- The White House will release its framework for a bipartisan immigration plan on Monday.
- Senators fear that hardline policies could derail negotiations and that President Donald Trump’s policy reversals could deter senators from getting on board.
WASHINGTON – Senators are nervous that White House’s forthcoming immigration reform framework due Monday could derail bipartisan negotiations that have so far been civil, due to President Donald Trump’s volatility on policy issues.
White House press secretary Sarah Huckabee Sanders announced on Thursday that the new outlines for a bipartisan immigration plan would stick to the original four pillars: border security and legal reforms, addressing chain migration, cancelling the visa lottery, and establishing a permanent fix to the Deferred Action for Childhood Arrivals (DACA) program.
But past White House proposals have been more strict and conservative in nature. The principles released last October resulted in widespread backlash on Capitol Hill. To make things worse, Trump often contradicts his own administration on policy when he takes to Twitter early in the morning.
“Which one? The one nine o’clock one or the 9:10 one or the 9:20 or the 9:45?” said Democratic Sen. Patrick Leahy asked about Trump’s forthcoming immigration framework. “Every time the president tweets he seems to have a different idea.”
“If they would just take the same position for, I don’t know, say 24 hours, but what the heck, that’s too much for them,” Leahy added. “For say, four hours, then maybe we could talk.”
Sen. Chris Coons of Delaware said an ultra-conservative plan from the White House “absolutely could” destabilize the bipartisan talks.
“Part of why we made progress this past weekend in reopening the government was that the president stayed out of it,” said Coons, a Democrat. “And I think it was constructive for him to say that he would support a pathway to citizenship, but given recent experience, I’m skeptical about how long he’ll hold that position.”
Republican Sen. Lindsey Graham told reporters on Thursday that any White House plan, while important, is not his primary concern. However, Graham noted the bipartisan group needs to stay unified in the face of swiftly approaching deadlines to address DACA.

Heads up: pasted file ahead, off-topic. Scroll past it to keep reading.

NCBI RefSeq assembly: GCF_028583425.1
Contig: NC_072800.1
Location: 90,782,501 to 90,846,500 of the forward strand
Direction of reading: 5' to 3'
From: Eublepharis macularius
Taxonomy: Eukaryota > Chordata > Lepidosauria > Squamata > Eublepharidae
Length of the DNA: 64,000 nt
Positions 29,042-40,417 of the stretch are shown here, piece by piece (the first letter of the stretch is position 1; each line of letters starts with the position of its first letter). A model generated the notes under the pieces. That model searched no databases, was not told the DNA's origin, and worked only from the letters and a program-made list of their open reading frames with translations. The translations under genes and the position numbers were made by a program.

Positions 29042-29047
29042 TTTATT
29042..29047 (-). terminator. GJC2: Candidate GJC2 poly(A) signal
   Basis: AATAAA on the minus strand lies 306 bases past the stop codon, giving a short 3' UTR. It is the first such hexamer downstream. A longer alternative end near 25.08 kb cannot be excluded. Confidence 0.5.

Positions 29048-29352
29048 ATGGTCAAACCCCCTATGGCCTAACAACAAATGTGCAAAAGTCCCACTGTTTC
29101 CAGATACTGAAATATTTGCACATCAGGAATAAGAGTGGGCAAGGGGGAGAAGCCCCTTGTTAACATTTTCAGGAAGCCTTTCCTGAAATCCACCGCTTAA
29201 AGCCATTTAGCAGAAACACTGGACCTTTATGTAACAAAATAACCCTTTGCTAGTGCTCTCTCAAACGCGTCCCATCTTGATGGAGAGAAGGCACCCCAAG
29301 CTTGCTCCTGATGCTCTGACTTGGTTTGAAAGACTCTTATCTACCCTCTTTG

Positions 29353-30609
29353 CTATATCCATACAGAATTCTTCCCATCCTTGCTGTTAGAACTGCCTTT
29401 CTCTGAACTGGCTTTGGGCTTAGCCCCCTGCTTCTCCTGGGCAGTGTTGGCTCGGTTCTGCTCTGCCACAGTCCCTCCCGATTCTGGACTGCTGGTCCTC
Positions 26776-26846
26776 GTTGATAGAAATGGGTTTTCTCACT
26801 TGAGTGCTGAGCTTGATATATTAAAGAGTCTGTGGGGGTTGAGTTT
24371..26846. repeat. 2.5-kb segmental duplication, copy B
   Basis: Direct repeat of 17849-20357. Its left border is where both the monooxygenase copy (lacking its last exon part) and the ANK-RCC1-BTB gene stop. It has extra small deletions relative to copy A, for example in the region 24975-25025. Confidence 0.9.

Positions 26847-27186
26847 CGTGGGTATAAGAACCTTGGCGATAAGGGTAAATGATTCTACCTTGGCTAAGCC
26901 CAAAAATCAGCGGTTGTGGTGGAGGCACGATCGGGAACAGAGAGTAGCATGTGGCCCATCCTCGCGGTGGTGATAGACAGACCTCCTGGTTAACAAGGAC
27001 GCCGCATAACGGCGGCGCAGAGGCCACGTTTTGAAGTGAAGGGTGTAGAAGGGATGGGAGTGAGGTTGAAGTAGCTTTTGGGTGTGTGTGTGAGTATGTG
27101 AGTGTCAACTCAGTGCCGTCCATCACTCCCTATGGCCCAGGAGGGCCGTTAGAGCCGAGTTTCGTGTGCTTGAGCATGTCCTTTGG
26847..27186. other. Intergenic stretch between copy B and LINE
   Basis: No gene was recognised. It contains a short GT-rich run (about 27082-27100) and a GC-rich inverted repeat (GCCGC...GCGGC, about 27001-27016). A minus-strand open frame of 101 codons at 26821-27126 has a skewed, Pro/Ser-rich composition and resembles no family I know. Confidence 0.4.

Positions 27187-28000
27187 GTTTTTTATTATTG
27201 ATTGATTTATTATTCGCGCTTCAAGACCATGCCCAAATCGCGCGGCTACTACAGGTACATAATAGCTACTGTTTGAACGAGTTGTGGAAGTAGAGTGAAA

“I’m not worried about what they say. I’m worried about us moving forward,” Graham said. “… I hope we get constructive input from the White House – I’m sure I’ll like a lot of what they want – but the Senate has imposed a deadline on itself to move February the eighth. I’m focused on that.”
Congress has until February 8 to negotiate another spending plan before the government shuts down again.
Some think the White House framework could prove to be a useful guiding tool
Republican Sen. John Kennedy said a new White House framework, while different from past policy outlines, could provide a clearer path about what kind of bill could actually garner the president’s signature.
“The president gave us an outline earlier and well, the president is the president, he can do what he wants,” Kennedy told Business Insider. “And I have enough trouble paddling my own canoe but I would offer the suggestion that it would be helpful to have some more meat on the bone and I understand he’s gonna provide us with some specificity and I think that’s good. I mean who wants to go pass a bill and have it vetoed?”
The momentum on a bipartisan immigration plan is in the Senate’s hands, where many Democrats are acknowledging they too will have to make concessions on a final bill.
“I’ve been doing this for ten years with small groups and large groups,” Graham said. “The fact that more people are involved is good. Because more people see the need for the Senate to operate effectively. So the more people the better. You just gotta channel all this energy so that’s why yesterday’s meeting was so important.”